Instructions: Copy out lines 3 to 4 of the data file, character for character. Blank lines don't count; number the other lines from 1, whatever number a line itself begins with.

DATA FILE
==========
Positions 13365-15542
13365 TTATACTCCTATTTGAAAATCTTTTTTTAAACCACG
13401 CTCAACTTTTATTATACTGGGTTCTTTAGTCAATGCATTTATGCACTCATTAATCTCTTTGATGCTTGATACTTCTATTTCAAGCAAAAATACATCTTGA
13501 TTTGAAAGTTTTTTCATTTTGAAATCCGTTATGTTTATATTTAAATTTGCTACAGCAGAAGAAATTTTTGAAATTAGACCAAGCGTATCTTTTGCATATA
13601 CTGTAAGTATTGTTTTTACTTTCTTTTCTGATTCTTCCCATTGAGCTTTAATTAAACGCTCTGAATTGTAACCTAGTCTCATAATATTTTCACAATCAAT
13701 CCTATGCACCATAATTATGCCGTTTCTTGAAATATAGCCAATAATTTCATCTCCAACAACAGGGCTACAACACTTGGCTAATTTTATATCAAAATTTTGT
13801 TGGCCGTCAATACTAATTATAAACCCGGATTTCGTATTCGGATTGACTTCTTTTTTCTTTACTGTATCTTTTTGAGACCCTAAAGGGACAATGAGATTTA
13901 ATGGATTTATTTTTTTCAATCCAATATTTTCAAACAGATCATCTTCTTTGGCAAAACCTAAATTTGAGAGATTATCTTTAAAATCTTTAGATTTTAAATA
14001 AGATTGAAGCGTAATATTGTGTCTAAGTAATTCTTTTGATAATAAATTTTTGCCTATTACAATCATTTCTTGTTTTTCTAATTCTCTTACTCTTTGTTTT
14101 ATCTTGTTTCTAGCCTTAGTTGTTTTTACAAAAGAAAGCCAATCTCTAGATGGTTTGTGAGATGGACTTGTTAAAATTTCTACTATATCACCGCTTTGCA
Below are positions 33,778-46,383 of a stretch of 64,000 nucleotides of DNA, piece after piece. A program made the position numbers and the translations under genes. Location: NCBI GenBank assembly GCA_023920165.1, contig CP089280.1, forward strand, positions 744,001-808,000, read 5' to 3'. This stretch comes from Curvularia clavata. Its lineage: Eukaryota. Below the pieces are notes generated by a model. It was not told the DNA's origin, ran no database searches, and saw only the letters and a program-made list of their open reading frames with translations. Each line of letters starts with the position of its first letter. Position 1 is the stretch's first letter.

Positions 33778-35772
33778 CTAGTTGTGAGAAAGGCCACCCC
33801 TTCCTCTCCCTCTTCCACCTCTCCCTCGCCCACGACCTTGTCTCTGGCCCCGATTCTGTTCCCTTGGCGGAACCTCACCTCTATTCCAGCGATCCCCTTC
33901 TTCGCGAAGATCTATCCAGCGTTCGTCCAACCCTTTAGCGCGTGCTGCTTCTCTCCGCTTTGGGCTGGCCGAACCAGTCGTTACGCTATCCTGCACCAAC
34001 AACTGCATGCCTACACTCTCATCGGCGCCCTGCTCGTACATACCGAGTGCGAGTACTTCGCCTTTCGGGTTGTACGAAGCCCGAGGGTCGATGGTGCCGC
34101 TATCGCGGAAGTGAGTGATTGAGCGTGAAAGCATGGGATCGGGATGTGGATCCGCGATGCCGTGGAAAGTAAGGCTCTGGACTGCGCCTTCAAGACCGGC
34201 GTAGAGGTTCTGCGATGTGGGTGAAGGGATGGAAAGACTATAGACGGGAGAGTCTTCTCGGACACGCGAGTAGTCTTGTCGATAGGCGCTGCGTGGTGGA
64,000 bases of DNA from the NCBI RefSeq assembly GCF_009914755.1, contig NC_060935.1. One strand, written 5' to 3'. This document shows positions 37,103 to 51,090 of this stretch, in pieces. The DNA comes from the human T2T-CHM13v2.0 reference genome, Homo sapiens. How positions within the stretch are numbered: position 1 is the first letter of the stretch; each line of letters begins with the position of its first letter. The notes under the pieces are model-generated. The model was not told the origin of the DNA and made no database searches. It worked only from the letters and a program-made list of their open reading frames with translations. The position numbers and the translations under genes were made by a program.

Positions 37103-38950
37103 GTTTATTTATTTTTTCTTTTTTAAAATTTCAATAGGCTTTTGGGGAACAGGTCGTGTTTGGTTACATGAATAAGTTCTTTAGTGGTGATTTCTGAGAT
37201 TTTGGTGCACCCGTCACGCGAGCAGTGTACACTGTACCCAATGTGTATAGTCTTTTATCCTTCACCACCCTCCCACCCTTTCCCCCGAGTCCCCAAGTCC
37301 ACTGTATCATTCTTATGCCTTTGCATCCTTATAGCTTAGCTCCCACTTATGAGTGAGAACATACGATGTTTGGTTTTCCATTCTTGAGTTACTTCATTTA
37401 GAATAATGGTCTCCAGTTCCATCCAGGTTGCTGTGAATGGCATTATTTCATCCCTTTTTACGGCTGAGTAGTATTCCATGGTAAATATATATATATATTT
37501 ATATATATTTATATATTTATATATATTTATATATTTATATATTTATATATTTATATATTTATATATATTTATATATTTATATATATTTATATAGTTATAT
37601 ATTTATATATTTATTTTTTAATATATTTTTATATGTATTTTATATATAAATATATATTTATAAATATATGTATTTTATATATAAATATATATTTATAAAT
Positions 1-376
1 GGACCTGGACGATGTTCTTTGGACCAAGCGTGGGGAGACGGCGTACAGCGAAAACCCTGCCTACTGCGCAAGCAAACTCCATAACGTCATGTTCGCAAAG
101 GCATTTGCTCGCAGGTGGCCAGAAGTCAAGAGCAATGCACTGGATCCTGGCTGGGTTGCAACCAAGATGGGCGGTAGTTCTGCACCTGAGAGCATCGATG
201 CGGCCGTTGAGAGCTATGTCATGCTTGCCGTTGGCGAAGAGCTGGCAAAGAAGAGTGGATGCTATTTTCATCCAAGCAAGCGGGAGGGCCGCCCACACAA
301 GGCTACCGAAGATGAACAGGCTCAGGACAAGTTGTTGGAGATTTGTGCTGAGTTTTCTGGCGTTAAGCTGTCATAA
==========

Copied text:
13401 CTCAACTTTTATTATACTGGGTTCTTTAGTCAATGCATTTATGCACTCATTAATCTCTTTGATGCTTGATACTTCTATTTCAAGCAAAAATACATCTTGA
13501 TTTGAAAGTTTTTTCATTTTGAAATCCGTTATGTTTATATTTAAATTTGCTACAGCAGAAGAAATTTTTGAAATTAGACCAAGCGTATCTTTTGCATATA